Electricity tariffs are in limbo after Gauteng High Court (Pretoria) Judge Cynthia Pretorius yesterday set aside a decision by the National Energy Regulator of SA (Nersa) to grant Eskom an effective 9.4% increase for 2016 on the grounds that neither Eskom nor Nersa had complied with the prescribed methodology for interim tariff increases, notes Legalbrief.

A Business Day report says the effect of the ruling is that unless Eskom or Nersa appeals the decision, Eskom is not permitted to continue to charge customers the tariff increase, and will have to revert to a 3.4% increase on 2015 tariffs. It would also mean it would have to refund customers the difference since the tariff came into effect on 1 April. The report says the ruling is also highly significant in that it is the first time a court has disciplined a regulator for deviating from its stated procedures.

The ruling follows an application by a group of businesses from the Eastern Cape to have Eskom’s 2013-14 application under the Regulatory Clearing Account (RCA) set aside. The RCA, notes Business Day, is the mechanism allowed by the regulator to enable Eskom retrospectively to recover costs after the close of the financial year through raising revenue in the following year.

It says the RCA application for 2013-14 allowed Eskom a tariff increase of 9.4%, which only came into effect in the 2016 year, due to the lateness of the application. Without the RCA portion of the increase, tariffs would have risen only 3.4% in 2016. Pretorius ruled that Eskom had not fully complied with the Nersa methodology in two respects. The application had been submitted outside of the permitted timeframe and was out of time. Secondly, the RCA application should have been based on quarterly reports by Eskom to Nersa. These had not been submitted.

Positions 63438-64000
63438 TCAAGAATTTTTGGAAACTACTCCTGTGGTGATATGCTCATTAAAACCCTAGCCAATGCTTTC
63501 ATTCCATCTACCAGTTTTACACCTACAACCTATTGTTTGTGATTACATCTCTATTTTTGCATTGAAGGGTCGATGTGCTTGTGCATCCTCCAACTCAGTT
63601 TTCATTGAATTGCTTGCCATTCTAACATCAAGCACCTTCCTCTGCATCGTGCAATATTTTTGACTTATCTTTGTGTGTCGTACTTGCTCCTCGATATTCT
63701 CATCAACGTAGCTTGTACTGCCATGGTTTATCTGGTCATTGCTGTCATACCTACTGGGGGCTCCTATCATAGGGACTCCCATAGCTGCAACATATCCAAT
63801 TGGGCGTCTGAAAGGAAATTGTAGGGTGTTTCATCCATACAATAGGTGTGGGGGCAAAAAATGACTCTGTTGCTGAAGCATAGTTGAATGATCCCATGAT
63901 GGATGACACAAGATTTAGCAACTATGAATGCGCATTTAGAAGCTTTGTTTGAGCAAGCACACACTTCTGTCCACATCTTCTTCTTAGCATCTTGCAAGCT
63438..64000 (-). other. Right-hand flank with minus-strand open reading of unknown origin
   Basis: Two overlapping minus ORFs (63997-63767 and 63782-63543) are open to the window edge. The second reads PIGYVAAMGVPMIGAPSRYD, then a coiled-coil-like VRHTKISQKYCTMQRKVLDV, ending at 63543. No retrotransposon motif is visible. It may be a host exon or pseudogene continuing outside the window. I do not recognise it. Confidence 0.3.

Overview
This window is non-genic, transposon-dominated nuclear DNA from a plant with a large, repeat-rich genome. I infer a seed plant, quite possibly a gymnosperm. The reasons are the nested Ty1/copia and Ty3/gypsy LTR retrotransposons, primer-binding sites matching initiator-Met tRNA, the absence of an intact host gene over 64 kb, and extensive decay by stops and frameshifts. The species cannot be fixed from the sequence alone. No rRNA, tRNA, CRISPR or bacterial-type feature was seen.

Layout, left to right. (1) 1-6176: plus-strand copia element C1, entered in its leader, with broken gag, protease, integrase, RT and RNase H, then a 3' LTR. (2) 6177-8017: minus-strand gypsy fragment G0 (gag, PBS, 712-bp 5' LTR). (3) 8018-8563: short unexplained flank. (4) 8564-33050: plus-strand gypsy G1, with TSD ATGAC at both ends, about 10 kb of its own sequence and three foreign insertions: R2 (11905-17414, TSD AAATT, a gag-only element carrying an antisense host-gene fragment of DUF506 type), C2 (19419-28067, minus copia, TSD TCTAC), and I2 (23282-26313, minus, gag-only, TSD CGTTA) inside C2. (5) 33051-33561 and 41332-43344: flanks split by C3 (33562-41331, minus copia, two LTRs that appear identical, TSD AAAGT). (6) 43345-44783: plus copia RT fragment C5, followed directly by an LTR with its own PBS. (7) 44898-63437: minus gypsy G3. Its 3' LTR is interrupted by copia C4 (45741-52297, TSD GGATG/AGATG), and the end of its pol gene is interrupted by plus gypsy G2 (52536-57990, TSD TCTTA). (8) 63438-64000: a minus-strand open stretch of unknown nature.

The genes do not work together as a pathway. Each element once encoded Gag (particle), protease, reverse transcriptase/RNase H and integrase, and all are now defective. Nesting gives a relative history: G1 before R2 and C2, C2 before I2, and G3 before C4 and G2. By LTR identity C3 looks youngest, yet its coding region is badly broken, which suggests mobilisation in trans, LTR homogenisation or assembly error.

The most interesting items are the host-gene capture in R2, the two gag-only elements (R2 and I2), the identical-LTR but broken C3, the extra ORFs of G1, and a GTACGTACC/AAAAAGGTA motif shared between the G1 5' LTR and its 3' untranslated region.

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The technical nature of the decision is best referred back to Nersa to sort out, Pretorius decided. According to a Moneyweb report, Pretorius ruled: ‘I find it was irregular for Nersa not to have the quarterly financial reports for the 2013/14 year; not to alert customers and the public that it intended to deviate from the MYPD (Multi-Year Price Determination) methodology; and not to allow customers and the public to deal with the deviation in the public hearings and submissions to Nersa.

She added: ‘I further find that it was irrational, unfair and unlawful not to deal with the deviation in 2014, which was the subsequent year, but to wait 27 months before launching the RCA application.’ Nersa did not properly assess the efficiency ‘in an adequate manner or at all’, Pretorius found.

She also found there was some double counting, notes Moneyweb. ‘In the present instance Nersa allowed a variance for decreased revenue, but this could only be done if the lower sales had not been due to Eskom’s own inefficiencies. Nersa ignored the fact that Eskom actively encouraged its customers to use less electricity and provided monetary incentives to customers in this regard. According to the applicants, this conduct by Eskom is irrational and the decision by Nersa to compensate Eskom for the lesser income, is therefore irrational, unfair and thus unlawful.

I must agree that this results in some double counting. Eskom receives money from consumers; pays money to other consumers to use less electricity, which results in a decreased income for Eskom; and then Nersa decides to grant a RCA increase to compensate for the decreased income.’

Full Moneyweb report

Borbet and others v Nersa and others 

The ruling is a ‘massive win for electricity users in SA’, according to the Nelson Mandela Bay Business Chamber, which brought the application along with several Eastern Cape intensive-energy users, notes a Fin24 report. A BDlive report, though, says it is unclear what this means for consumers and whether it would have the effect of disallowing the tariff increase. Eskom and Nersa both said they were still studying the judgment. But Eskom it would await a decision by Nersa on the way forward.

Full Fin24 report

Full BDlive report